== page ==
"Polar Vortex Disruption" Will Send U.S. Temps Plummeting—Here's When
Experts say recent mild weather doesn't signal the end of winter just yet.
Even in February, a stretch of unseasonably warm weather can be enough to lull some into believing that winter might be on its way out earlier than usual. But as we've seen this year, conditions can change almost instantly to bring back freezing temperatures and even snowfall. Now, meteorologists say there's evidence that a "polar vortex disruption" will send temperatures plummeting in the U.S. Read on to see when you can likely expect the mercury to start dropping and just how cold it could get.
Changes in the "polar vortex" can bring very low temperatures.
People in most areas already associate winter with much colder conditions. But in some cases, drastically chilly temperatures can be caused by a "polar vortex" shift.
Winter weather is typically stabilized by a stream of air flowing west to east in the upper atmosphere that helps prevent frigid arctic temperatures from flowing down into more southern latitudes, according to the National Weather Service (NWS). However, disruptions can sometimes weaken the flow, allowing the colder airmass to push into the continental U.S.
This winter has already seen a few instances of atmospheric shifts leading to widespread cold snaps, even well into the typically balmy south and southeast regions. But after rebounding to much milder temperatures, forecasts suggest another chill might be on the way.
One forecast model predicts chillier temperatures around the middle of this month.
It may not be time to pack away those heavy coats just yet. According to Judah Cohen, director of seasonal forecasting for Verisk Atmospheric and Environmental Research, forecast models currently show that a "polar vortex disruption" could be on the horizon, MLive reports.
The latest near-term outlook shows the progression of cold polar air over the next two weeks in which a concentrated vortex surrounded by a high-pressure system begins to stretch around Feb. 15. Five days later, the model shows the system splitting and changing its trajectory to send colder air down to the northern U.S.
From then on, the mercury looks like it could drop. A temperature forecast map for Feb. 16 through Feb. 20 shows that large swaths of the Midwest, Northeast, and northern areas of the Southeast could see temperatures around five degrees colder than the average—which means some places could be well below freezing.
Other models see a similar trend—which could mean more heavy snowfall if conditions are met.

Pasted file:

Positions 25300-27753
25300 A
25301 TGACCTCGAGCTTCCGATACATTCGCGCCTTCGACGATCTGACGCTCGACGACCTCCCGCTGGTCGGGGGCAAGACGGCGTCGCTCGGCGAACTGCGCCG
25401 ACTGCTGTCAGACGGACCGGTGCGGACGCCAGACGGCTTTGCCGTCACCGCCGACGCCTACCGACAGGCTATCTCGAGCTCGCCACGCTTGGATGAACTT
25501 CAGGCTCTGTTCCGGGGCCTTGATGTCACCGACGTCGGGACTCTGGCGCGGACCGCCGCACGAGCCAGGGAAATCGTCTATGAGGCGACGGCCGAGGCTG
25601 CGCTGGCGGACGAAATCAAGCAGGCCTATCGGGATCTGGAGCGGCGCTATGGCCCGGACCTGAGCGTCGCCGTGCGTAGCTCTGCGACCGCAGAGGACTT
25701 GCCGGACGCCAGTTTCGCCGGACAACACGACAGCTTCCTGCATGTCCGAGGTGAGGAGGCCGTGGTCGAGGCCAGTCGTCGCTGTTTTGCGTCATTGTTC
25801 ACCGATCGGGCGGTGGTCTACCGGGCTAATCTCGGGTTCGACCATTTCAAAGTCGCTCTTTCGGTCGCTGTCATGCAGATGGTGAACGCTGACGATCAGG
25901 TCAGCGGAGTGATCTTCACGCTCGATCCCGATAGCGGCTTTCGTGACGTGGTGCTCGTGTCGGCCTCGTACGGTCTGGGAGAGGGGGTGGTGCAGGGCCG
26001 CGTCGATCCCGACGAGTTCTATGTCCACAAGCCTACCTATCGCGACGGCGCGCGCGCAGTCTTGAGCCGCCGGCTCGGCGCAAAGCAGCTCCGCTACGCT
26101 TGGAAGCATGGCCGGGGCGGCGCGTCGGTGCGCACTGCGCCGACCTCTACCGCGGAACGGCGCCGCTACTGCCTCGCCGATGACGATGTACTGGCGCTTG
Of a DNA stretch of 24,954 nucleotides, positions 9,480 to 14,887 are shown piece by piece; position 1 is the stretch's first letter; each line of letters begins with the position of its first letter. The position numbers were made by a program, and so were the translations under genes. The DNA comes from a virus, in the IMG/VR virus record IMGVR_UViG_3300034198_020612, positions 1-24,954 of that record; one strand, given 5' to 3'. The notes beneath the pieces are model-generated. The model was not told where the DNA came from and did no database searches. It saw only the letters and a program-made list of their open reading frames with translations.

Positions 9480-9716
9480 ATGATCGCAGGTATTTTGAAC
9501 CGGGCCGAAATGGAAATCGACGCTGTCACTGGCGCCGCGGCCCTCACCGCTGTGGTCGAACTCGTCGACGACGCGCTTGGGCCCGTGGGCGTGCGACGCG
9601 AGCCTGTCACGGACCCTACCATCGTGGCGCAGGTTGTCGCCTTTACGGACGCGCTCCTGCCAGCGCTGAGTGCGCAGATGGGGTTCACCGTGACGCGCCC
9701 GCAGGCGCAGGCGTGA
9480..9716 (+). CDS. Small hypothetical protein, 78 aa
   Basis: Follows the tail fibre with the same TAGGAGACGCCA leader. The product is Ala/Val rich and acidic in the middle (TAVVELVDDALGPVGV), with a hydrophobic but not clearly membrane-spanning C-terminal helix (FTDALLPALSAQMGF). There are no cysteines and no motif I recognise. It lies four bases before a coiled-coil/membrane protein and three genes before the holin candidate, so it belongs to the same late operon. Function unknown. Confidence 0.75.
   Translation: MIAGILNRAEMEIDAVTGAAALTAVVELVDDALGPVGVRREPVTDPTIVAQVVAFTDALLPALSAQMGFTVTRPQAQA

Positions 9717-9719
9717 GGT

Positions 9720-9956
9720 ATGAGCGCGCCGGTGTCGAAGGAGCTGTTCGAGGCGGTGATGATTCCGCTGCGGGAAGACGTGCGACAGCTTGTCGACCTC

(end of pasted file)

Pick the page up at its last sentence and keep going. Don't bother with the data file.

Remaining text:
Cohen wasn't alone in his prediction of a mid-February cold snap. During a segment on Feb. 2, Fox Weather meteorologist Britta Merwin estimated that "we have a little more winter weather to get through" before the true spring thaw begins—which could also affect the chances of snow in parts of the country.
To illustrate her point, Merwin brought up the National Oceanic and Atmospheric Administration's (NOAA) seasonal forecast, which she said might be misleading in calling for slightly warmer than average temperatures overall in February for much of the U.S.
"This is an average for the entire month—[as in] every single day in February, we'll add up the temperatures and divide it by the amount of days," she explains. "It doesn't mean you're not going to have cold weather, just that means that the majority of it is going to be warm, so we can still get cold air."
She then pointed to computer models anticipating a drop in temperatures in the middle of this month due to a polar vortex disruption.
"It means that arctic air is going to break away from the poles and move into the northern part of the U.S.," Merwin said. "This is what's key for winter weather across areas like the Great Lakes in the Northeast. We have to have that arctic air move into the country for us to get big snowstorms."
Meteorologists say the chances of brutal winter weather will likely decrease after February.
But while the upcoming cold snap might remind us that spring is still weeks away, there may not be much on the other side of it. Merwin points out that the winding down of winter begins to decrease the likelihood of colder, snowier weather in most areas.
"The sun angle, for instance—we're going to be going into springtime, and each day gets longer and longer [and] we get more sunlight," she explained during the Feb. 2 segment. "We're battling to find the cold air, and it gets harder to pull off bigger snowstorms for many regions across the U.S. as we go into March."
Other extended forecasts predict that some areas will get early warmth while others will have to wait a little longer. According to Accuweather, parts of the Northern tier could see an earlier spring, while those in the Four Corners region could see a bit of an extended winter. Those in the Southeast might also see a slower transition than usual over March, with warmer weather not taking off until the second half of the month.